the RFC publication process.  From the author's perspective, it may
   therefore be removed upon publication as an RFC at the RFC Editor's
   discretion.


9.  Acknowledgments

   The authors would like to acknowledge the following contributors in
   the different phases of the address-sharing IVI and dIVI development:
   Hong Zhang, Yu Zhai, Wentao Shang, Weifeng Jiang, Bizhen Fu, Guoliang
   Han and Weicai Wang.

   The authors would like to acknowledge the following contributors who
   provided helpful inputs: Heyu Wang, Lu Yan, Dan Wing, Fred Baker,



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   Dave Thaler, Randy Bush, Kevin Yin and Bobby Li.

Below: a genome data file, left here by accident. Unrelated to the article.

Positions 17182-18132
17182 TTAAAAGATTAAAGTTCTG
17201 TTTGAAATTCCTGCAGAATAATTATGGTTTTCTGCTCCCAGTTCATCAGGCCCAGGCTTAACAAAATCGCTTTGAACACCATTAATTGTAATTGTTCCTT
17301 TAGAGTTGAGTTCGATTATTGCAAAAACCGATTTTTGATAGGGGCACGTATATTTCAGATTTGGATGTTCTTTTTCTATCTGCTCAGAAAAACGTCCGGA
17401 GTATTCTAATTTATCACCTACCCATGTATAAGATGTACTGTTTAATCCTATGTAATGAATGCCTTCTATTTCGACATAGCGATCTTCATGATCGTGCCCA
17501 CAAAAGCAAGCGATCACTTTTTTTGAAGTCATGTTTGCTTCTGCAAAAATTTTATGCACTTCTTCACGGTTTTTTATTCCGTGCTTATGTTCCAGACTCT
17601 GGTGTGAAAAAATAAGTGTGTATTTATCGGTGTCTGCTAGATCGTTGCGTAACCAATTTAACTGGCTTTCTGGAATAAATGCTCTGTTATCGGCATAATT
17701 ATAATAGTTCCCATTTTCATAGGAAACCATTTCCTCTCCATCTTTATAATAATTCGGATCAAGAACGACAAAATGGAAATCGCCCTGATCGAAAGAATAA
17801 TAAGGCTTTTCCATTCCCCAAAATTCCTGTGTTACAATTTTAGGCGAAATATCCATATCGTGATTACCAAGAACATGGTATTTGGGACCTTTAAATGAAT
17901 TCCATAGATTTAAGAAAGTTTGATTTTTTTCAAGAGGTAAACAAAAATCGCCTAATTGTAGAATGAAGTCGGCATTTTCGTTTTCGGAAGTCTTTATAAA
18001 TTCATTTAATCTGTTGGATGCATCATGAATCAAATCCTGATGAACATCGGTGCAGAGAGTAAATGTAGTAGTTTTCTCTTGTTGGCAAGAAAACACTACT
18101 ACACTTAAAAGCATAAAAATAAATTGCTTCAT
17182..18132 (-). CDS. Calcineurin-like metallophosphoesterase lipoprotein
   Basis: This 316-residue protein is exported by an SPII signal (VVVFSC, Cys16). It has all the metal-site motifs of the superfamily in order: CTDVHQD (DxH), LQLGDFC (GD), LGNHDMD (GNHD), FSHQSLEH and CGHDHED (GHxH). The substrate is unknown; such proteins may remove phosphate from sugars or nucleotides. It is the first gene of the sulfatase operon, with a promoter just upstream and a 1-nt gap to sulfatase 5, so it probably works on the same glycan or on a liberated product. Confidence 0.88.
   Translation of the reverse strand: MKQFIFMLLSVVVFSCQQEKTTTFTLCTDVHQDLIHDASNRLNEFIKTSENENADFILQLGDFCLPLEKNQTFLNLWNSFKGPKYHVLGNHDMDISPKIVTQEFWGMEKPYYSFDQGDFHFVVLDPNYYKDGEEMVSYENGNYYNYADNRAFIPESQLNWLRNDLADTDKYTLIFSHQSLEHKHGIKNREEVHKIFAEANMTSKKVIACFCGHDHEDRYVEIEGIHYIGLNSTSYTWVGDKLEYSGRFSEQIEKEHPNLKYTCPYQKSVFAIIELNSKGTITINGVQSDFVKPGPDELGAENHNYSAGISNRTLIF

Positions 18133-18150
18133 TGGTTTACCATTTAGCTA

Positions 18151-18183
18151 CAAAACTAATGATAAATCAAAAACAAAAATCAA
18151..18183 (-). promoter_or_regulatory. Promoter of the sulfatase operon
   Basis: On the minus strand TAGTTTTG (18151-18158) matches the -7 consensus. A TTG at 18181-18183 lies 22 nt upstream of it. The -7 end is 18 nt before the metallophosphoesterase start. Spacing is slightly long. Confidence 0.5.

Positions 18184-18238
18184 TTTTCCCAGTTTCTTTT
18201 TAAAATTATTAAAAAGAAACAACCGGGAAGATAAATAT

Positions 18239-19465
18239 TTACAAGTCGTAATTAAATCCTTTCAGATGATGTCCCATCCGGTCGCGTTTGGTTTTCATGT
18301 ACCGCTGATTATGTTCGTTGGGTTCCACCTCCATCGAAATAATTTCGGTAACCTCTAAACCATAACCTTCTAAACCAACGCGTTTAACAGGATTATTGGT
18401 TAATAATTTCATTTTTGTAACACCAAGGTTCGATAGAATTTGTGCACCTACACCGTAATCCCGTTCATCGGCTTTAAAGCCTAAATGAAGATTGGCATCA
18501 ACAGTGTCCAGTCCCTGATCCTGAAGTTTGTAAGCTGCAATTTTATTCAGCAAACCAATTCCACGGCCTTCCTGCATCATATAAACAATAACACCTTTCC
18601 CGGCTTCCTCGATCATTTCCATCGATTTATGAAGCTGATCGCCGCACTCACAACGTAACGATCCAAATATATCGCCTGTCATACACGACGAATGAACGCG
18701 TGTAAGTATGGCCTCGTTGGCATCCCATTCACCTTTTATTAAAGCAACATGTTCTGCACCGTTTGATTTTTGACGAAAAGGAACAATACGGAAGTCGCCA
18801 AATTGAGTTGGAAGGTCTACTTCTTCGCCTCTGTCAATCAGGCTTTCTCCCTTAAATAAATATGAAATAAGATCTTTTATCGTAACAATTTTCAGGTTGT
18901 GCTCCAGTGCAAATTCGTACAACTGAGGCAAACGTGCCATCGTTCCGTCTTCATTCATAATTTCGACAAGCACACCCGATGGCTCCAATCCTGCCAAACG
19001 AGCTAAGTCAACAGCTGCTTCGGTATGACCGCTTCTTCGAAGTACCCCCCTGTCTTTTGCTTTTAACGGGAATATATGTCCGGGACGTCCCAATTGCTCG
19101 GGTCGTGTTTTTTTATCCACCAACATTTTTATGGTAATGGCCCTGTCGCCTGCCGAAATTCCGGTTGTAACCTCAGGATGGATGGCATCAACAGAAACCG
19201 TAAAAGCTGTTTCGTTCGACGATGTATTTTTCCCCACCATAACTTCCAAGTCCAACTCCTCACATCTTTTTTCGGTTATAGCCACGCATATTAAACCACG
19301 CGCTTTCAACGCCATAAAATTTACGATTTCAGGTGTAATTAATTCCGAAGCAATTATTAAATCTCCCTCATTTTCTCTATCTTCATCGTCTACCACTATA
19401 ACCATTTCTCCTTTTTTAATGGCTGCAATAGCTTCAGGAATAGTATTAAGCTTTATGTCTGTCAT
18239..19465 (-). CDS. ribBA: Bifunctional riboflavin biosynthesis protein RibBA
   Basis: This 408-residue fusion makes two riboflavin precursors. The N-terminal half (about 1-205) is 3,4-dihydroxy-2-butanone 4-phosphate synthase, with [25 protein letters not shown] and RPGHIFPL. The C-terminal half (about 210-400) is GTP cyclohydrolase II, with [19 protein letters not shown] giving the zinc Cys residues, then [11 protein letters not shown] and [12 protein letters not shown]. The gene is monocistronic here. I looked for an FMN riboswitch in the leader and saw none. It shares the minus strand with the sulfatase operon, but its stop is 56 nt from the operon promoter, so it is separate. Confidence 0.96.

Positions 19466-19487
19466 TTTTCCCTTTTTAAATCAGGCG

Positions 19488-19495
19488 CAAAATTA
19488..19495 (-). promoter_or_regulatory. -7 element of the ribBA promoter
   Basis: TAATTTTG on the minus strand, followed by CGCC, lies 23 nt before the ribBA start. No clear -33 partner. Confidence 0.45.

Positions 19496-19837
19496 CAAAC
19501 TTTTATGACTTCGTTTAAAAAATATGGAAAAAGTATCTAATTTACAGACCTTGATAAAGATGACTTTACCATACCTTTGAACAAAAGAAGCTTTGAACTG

10.  References

10.1.  Normative References

   [RFC1918]  Rekhter, Y., Moskowitz, R., Karrenberg, D., Groot, G., and
              E. Lear, "Address Allocation for Private Internets",
              BCP 5, RFC 1918, February 1996.

   [RFC2119]  Bradner, S., "Key words for use in RFCs to Indicate
              Requirement Levels", BCP 14, RFC 2119, March 1997.

   [RFC6052]  Bao, C., Huitema, C., Bagnulo, M., Boucadair, M., and X.
              Li, "IPv6 Addressing of IPv4/IPv6 Translators", RFC 6052,
              October 2010.

   [RFC6144]  Baker, F., Li, X., Bao, C., and K. Yin, "Framework for
              IPv4/IPv6 Translation", RFC 6144, April 2011.

   [RFC6145]  Li, X., Bao, C., and F. Baker, "IP/ICMP Translation
              Algorithm", RFC 6145, April 2011.

   [RFC6146]  Bagnulo, M., Matthews, P., and I. van Beijnum, "Stateful